Dueling Definitions On Prison Violence

Some assaults committed against correctional officers (COs) working in federal facilities are not being reported correctly, union officials say. It’s bound to happen at some point in a correctional worker’s career. Inmates can sometimes throw a wide range of bodily fluids at COs, and have attempted to assault workers in other ways from holding cells, whether it be with random objects or makeshift weapons. 

At the federal United States Penitentiary Administrative Maximum Facility (Supermax) in Florence, Colorado, union leaders and workers have said that assaults against COs are increasing. There is also the matter of what actually defines “assault.”

For Supermax COs, assaults are only officially designated if the employee is forced to leave the facility to seek medical attention under Bureau of Prison (BOP) definitions, says Barbara Batulis, president of the American Federation of Government Employees Local 1302, which represents the correctional workers. 

“Unless somebody gets seriously injured that they can’t handle at the institution it’s not assault,”  Batulis says.

When contacted, the BOP provided a document called “Inmate Discipline and Special Housing Units,” which explains two categories of prohibited acts which define assault. There is a “Greatest” category that is generally used for murder or “only when serious physical injury has been attempted or carried out by an inmate,” and then there is a “High” category for when “less serious physical injury or contact has been attempted or carried out by an inmate.”

Although the definitions leave a lot of room for interpretation, they don’t cover bodily fluid incidents or attempts while inmates are in cells, according to union represenatives. Information on CO assaults is not publicly accessible on the agency’s Web site or in the agency’s annual reports. A spokeswoman for the BOP said that such information would probably be attained under the Freedom of Information Act.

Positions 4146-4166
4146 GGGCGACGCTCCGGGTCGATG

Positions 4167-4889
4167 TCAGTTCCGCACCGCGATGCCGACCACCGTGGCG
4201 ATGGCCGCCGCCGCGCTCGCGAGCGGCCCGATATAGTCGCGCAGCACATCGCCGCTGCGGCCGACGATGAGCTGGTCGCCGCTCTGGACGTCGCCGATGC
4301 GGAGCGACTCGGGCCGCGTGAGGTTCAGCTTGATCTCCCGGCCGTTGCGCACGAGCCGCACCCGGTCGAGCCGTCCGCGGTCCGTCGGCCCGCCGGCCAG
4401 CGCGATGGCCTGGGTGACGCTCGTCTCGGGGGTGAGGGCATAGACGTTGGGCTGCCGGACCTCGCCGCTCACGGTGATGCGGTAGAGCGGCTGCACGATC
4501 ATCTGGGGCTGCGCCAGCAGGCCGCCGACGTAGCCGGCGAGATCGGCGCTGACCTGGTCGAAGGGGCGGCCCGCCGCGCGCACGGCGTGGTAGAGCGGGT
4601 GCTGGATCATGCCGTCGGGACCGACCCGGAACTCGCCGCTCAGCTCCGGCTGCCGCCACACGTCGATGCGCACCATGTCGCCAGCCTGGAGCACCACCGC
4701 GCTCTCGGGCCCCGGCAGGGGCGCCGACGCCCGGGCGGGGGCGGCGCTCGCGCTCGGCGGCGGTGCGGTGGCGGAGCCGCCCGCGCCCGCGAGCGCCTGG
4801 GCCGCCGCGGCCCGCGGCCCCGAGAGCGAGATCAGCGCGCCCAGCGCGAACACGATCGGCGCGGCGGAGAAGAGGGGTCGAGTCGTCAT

Allen Rexford, another AFGE official, explains it another way. “If someone on the street came up to you and threw something at you that would be assault,” but it’s not the same in the prison he says.

Definitions for “Inmate Discipline and Special Housing Units” were most recently updated in January 2003, regarding the unauthorized use of mail and telephones by inmates.

Colorado Confidential intends to file a Freedom of Information Act request with the BOP regarding the issue.

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About the Author

Erin Rosa

Erin Rosa was born in Spain and raised in Colorado Springs. She is a freelance writer currently living in Denver. Rosa's work has been featured in a variety of news outlets including the Huffington Post, Democracy Now!, and the Rocky Mountain Chronicle, an alternative-weekly in Northern Colorado where she worked as a columnist covering the state legislature.

Rosa has received awards from the Society of Professional Journalists for her reporting on lobbying and woman's health issues. She was also tapped with a rare honorable mention award by the Newspaper Guild-CWA's David S. Barr Award in 2008--only the second such honor conferred in its nine-year history--for her investigative series covering the federal government's Supermax prison in the state.

Rosa covers the labor community, corrections, immigration and government transparency matters.

She can be reached at erosa@coloradoindependent.com.

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